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NPS Marches to Honor Dr. Martin Luther King, Jr.

NPS faculty and staff march around the command flagpole at Naval Support Activity Monterey in remembrance of Dr. Martin Luther King Jr. on Jan 17, 2020. Martin Luther King Jr. Day is observed on the third Monday in January to honor the civil rights activist who preached nonviolent activism during the Civil Rights Movement.

Students, faculty and staff from NPS participated in a ceremonial march around the flag pole in front of Herrmann Hall in remembrance of Dr. Martin Luther King Jr., Jan. 17. Following the march, participants gathered to listen to guest speakers and a reading of King’s famous “I Have a Dream” speech to honor his impact on furthering civil rights.

“Dr. Martin Luther King Jr. speaks about equal rights not just for people of color, but for all people and to be a positive voice to everyone in a nonviolent manner,” said Sheridan Stephens, chairperson of the NPS Heritage Committee. “He encouraged his followers to participate in peaceful protests when the situation became heated by others, remain steadfast in their principals, and to have courage and faith.

Education was a point of emphasis that King often mentioned in his speeches. Stevens pointed out that King’s famous speech is still very much alive within NPS.

“NPS allows for the dreaming of new theories from its students and professors, which keeps alive Dr. King’s dream by bettering ourselves through education,” she continued.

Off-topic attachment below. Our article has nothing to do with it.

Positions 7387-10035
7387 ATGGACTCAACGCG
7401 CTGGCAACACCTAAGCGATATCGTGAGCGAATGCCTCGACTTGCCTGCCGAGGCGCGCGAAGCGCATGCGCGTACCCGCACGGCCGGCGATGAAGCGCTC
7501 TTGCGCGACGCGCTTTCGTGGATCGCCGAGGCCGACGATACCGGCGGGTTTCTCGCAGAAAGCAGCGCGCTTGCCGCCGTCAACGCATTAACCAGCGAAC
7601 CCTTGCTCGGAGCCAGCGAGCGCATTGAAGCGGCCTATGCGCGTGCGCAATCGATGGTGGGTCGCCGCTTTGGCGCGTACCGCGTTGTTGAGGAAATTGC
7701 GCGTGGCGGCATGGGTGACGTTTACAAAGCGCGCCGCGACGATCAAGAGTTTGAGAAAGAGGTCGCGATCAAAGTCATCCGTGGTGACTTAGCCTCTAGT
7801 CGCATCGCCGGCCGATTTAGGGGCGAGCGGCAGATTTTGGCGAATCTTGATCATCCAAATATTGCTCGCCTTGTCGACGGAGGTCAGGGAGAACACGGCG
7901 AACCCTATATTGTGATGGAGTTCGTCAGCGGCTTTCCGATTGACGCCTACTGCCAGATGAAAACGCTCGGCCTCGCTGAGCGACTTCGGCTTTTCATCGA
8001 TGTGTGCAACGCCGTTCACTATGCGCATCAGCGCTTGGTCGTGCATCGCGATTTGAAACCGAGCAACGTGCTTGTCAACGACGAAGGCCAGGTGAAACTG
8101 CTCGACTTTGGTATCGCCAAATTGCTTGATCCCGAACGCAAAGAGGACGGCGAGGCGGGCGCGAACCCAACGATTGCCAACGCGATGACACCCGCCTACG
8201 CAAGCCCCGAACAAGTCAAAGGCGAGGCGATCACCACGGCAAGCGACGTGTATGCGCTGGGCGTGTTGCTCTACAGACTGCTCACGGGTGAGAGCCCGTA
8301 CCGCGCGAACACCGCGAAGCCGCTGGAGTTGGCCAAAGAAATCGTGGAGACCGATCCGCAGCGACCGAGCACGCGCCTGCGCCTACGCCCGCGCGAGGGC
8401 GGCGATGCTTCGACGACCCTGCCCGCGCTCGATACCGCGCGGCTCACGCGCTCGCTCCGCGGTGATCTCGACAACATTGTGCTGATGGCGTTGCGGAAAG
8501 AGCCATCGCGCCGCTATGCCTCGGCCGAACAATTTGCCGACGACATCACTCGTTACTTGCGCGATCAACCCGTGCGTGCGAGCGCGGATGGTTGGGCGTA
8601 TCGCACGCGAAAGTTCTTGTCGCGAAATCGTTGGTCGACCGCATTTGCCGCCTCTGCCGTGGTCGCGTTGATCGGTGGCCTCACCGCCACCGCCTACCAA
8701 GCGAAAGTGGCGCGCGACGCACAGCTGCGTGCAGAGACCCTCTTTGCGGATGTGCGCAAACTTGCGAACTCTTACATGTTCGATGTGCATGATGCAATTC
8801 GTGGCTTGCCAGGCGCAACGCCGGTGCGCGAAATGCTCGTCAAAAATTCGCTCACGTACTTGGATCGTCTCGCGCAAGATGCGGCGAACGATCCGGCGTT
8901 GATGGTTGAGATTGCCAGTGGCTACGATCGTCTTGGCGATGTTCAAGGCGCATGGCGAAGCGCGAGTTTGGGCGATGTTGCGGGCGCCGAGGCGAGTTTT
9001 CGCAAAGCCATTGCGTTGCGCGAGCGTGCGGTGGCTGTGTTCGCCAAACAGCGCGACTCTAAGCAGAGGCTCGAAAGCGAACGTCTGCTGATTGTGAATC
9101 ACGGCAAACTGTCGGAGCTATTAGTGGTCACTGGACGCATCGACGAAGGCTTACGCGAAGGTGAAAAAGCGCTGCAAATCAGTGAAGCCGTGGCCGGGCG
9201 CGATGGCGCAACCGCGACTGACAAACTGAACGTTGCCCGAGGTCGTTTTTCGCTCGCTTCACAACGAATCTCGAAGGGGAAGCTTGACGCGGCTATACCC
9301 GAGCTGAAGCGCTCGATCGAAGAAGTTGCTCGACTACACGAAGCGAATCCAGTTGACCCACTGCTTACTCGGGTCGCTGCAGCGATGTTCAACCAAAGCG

After reciting King’s famous “I Have a Dream” speech, U.S. Navy Capt. Philip Old, NPS Chief of Staff, delivered some remarks.

“When you look at Dr. Martin Luther King Jr., he was the equivalent of a great general in a hundreds of years long campaign for civil rights that started back even before the American revolutionary timeframe with slavery,” said Old.

“There is a reason we have this day,” continued Old. “It’s because King was one of the greatest leaders America has ever had. He dedicated his life to a mission, and that mission was equality.”

The remembrance helped all in attendance reflect on King’s struggles and the great strides he made toward civil equality, as well as the work still to be done.

Old concluded his remarks with a call to action for everyone to continue King’s work toward equality stating that “it’s up to all of us to continue his work, and eventually we will fulfill his legacy.”

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